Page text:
Ugh. This is taking a long time. It's very difficult doing the research properly while I'm underway. Simple pages take ages to load, and sometimes they cut out halfway through.
However, there is one thing right now that I can make a sufficient argument against. I'll follow through with the rest later.
Rough Giraffe wrote:If Obama wants to raise taxes, we're going to see a significant drop in revenue in the first year.
As it happens, the recent fiscal cliff deal includes an increase in the top rate. If the next year has more revenue from the personal income tax than this last year, I don't want you to ever again claim that cutting taxes increases revenue or that raising taxes reduces revenue without first presenting evidence to BR or myself and getting approval to do so on a case by case basis. Deal? Or do you not want to stake a claim against reality's well
-known liberal bias
? Because I'm getting tired of repeating myself.
It was kind of difficult making heads or tails at first of what you meant by "Reality's Liberal Bias." At first, given the context, I thought you were just talking about some cockamamie idea that it's accepted truth that higher taxes will always result in more revenues, but of course that can't be what you're saying. After all, I think we can agree that if we raised the Federal income tax rate significantly (say, 75% with no exemptions or loopholes), we can reasonably predict that it would have a number of devastating economic effects, which we could reasonably argue would include a significant decrease in tax revenues. Of course, no one is asking for that except Sentios; I don't think anyone who knows anything about economics is actually
advocating that idea. So you must be talking about something else.
Digging into your sources, it seems you took that line directly from Paul Krugman (who himself apparently stole it from Rob Corddry, though I can't find the line he's referencing at the end there), a man whose idea of of a civil discussion is somewhere along of the lines of "I'm right and you're wrong, don't try to argue with me." I'd like to say that that's a joke on my part, but looking back on many of the things he's said
(whereafter he was proven wrong
but did not acknowledge this, nor change his rhetoric) and some of the discourse
he's had with more Right-leaning figures (such as a recent one in which he claimed that all of his opponent's facts were "non-facts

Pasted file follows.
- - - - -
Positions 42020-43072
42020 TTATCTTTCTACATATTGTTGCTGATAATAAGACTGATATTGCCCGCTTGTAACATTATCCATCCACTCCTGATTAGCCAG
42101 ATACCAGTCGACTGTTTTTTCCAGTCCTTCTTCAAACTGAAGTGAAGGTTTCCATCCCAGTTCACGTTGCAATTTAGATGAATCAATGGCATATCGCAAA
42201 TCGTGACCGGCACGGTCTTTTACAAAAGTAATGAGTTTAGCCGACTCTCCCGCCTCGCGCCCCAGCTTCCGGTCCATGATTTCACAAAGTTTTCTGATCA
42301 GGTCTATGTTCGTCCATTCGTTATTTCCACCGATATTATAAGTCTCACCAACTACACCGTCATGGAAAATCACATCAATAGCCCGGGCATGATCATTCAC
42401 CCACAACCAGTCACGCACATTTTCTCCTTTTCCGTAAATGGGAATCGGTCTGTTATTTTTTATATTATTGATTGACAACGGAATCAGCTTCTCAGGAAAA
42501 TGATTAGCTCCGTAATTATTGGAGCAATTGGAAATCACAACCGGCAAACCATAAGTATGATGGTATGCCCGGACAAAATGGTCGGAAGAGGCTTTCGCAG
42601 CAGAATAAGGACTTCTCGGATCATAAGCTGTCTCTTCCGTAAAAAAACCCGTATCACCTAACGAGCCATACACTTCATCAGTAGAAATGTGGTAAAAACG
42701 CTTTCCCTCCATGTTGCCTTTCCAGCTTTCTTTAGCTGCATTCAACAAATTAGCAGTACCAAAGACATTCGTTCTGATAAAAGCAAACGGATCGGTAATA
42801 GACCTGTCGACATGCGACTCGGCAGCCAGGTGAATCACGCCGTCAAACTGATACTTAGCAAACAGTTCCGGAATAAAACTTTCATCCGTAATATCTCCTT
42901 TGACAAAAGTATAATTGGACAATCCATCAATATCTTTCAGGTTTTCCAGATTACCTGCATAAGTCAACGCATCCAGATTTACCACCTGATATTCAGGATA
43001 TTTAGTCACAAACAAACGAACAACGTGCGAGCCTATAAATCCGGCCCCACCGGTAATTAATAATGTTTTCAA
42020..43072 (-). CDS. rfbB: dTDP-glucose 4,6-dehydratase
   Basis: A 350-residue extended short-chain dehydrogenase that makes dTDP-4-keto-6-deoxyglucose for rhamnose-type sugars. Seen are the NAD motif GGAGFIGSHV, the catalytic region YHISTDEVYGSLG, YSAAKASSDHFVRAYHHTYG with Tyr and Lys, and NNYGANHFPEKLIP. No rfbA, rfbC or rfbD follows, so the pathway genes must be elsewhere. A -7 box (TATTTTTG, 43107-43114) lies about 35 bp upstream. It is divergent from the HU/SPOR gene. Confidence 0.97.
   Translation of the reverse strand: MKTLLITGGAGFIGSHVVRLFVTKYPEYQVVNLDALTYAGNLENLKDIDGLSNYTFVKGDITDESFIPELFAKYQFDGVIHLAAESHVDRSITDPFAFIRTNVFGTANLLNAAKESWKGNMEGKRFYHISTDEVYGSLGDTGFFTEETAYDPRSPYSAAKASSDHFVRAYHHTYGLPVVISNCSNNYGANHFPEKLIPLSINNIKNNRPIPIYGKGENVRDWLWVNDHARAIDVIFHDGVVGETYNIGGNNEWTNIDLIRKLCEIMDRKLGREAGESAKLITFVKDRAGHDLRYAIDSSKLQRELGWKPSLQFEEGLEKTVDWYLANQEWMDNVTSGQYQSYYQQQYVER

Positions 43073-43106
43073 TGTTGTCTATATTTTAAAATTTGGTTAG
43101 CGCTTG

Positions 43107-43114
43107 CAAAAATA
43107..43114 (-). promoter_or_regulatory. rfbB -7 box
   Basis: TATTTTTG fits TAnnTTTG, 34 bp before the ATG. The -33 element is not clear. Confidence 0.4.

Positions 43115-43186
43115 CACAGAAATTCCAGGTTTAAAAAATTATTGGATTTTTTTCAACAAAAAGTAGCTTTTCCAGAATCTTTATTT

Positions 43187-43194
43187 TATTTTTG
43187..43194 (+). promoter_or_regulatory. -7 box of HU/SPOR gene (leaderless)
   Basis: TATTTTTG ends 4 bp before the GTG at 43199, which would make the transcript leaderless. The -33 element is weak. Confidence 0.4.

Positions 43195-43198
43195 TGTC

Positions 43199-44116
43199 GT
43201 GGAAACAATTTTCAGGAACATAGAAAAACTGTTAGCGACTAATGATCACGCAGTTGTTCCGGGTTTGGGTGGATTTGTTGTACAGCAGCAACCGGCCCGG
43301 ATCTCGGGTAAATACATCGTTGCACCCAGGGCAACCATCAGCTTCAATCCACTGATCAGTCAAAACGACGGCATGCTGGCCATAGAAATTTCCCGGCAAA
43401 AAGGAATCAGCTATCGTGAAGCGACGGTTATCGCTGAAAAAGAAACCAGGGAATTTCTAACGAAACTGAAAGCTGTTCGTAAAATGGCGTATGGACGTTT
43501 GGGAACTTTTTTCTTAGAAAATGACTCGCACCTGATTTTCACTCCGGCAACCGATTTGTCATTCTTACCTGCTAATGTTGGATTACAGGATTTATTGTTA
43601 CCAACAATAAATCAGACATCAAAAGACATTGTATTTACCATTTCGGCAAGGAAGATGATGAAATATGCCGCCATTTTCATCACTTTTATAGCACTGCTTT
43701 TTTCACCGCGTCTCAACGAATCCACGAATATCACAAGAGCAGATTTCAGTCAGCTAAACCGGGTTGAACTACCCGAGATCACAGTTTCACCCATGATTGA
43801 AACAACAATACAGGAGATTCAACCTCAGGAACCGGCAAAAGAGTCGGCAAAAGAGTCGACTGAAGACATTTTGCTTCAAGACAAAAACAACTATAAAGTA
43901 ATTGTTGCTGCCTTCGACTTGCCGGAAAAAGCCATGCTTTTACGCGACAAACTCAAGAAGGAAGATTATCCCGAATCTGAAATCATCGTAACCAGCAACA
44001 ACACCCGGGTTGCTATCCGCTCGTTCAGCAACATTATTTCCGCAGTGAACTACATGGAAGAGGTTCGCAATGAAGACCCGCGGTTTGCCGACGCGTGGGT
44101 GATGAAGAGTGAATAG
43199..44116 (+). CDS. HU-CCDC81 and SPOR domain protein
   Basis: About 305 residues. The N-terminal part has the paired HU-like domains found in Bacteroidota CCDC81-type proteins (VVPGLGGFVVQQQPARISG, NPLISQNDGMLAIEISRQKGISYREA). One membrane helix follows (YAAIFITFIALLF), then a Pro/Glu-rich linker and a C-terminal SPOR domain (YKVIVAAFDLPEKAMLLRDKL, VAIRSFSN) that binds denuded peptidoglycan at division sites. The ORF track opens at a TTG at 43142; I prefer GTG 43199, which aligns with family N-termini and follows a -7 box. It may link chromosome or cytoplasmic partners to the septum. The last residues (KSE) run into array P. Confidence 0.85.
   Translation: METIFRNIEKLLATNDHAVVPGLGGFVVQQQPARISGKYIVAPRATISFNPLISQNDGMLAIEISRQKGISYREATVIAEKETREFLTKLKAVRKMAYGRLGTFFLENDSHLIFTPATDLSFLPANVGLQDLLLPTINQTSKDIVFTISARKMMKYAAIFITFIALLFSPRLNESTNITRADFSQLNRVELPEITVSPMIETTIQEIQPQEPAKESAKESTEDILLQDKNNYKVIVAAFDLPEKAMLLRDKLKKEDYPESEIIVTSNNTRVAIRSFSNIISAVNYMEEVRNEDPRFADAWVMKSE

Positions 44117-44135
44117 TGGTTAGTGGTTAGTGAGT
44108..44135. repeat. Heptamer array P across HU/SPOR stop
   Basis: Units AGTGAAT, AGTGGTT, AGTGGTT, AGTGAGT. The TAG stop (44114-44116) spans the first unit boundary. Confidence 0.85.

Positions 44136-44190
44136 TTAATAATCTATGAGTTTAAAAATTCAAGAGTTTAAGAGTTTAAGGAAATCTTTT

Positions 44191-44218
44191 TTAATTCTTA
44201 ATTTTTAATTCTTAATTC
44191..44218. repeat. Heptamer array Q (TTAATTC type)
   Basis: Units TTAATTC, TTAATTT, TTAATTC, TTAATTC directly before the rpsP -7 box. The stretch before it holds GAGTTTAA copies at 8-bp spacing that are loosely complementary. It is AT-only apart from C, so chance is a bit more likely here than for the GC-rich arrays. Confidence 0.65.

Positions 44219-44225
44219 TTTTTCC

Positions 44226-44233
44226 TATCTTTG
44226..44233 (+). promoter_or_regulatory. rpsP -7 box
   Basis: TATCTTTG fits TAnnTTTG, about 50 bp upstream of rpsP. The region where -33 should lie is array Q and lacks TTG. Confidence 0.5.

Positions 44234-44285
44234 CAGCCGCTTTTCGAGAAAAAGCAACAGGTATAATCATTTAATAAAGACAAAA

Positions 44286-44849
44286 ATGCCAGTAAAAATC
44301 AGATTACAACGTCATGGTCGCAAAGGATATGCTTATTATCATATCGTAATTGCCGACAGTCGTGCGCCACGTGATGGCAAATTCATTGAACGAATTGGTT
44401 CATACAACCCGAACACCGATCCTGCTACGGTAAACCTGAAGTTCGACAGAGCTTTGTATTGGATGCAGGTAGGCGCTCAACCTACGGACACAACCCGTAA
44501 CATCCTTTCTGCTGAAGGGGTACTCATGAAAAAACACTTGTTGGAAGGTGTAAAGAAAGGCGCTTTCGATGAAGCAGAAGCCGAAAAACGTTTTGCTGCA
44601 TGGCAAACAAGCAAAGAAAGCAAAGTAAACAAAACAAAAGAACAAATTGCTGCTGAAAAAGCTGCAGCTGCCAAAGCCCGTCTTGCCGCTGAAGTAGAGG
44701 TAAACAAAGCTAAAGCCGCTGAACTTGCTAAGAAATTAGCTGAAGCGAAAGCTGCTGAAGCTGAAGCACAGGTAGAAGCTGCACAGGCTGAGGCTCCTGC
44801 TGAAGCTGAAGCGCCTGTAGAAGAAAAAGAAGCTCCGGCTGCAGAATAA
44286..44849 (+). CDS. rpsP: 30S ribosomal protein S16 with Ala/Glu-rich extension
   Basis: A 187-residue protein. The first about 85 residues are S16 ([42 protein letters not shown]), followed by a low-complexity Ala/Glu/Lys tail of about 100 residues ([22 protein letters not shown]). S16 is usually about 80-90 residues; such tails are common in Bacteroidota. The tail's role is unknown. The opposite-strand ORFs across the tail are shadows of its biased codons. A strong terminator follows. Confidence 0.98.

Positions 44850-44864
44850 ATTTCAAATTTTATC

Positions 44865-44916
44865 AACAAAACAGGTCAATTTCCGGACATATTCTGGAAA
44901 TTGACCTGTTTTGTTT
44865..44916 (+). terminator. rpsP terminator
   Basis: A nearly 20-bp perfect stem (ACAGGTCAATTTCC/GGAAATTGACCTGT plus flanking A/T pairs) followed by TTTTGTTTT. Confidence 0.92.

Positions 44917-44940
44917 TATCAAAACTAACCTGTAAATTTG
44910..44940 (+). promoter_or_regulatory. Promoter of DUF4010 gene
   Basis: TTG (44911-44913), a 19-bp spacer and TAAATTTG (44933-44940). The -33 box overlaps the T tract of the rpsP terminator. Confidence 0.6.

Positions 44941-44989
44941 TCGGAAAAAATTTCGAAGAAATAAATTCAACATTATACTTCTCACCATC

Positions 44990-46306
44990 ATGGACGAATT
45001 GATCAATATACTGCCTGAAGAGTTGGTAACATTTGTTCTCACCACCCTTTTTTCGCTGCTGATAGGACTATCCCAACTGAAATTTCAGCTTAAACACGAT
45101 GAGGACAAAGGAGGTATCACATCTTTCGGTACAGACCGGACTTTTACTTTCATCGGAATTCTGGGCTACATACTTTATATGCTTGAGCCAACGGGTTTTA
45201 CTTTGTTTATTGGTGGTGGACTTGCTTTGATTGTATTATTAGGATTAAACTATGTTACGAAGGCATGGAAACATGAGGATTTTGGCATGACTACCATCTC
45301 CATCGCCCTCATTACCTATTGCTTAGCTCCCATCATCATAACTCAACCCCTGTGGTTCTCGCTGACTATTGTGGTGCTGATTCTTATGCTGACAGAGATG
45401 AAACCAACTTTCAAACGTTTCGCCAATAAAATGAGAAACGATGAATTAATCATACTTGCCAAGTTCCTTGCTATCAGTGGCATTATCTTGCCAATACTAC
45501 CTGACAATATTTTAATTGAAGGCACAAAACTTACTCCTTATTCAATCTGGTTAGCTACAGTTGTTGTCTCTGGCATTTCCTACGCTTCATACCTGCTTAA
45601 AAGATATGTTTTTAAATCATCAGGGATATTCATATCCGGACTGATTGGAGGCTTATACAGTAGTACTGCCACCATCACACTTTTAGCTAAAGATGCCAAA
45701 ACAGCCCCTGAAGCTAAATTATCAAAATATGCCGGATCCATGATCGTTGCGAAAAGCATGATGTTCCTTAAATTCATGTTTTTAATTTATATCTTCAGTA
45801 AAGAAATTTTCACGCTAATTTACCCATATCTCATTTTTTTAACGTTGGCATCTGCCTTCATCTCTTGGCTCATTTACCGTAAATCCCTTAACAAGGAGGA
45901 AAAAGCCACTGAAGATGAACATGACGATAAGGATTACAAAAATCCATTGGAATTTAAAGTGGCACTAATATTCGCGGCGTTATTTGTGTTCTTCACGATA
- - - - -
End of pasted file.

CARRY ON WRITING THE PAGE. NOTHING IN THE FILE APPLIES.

" without presenting anything to really back that up), and given some of the nastier
things he has to say about the opposing viewpoint, I can't see him as anything but a well-spoken Leftist bully whose policy prescription is more often wrong than right.
But enough about Bizarro Santa Claus
Your other sources indicate that if people disagreed with Nate Silver's calculation of Obama's victory over Romney that they were stupid, mathematically illiterate, biased, or irrational.
While all that might be accurate at one level or another, a rather large number---if not the majoriy---of so-called Right-wingers observed that, by the polls, the country was increasingly dissatisfied with Pres. Obama's handling of the economy. They made the observation
that during the 1980 Carter v. Reagan election and
the 1984 Mondale election, many polls predicted that Reagan's opponent would win. But they were wrong, and Reagan won both times. The fact is that most polls and predictions are just that; polls and predictions. It doesn't mean they are always right. Granted, people on the Right wanted Romney to win, and they were extremely disappointed when he lost; myself included. But to say that people are stupid to have thought that he was going to win, or that they hate math, or that they're irrational as a result of that is kind of irrational in and of itself. After all, the left has
been astronomically wrong before.
Hundreds of people made predictions that Obama would win. Hundreds of people made predictions that Romney would win. What do you think would have happened if Romney had been elected? If Nate Silver's prediction had not come true? What would be the probable outcome, and the reaction of the Right? Would it then be "Reality's Conservative
Bias?" Or would the Left say that the election was a farce and Obama should have won, and demanded a recount like in 2000?
Now... I believe the original topic was taxes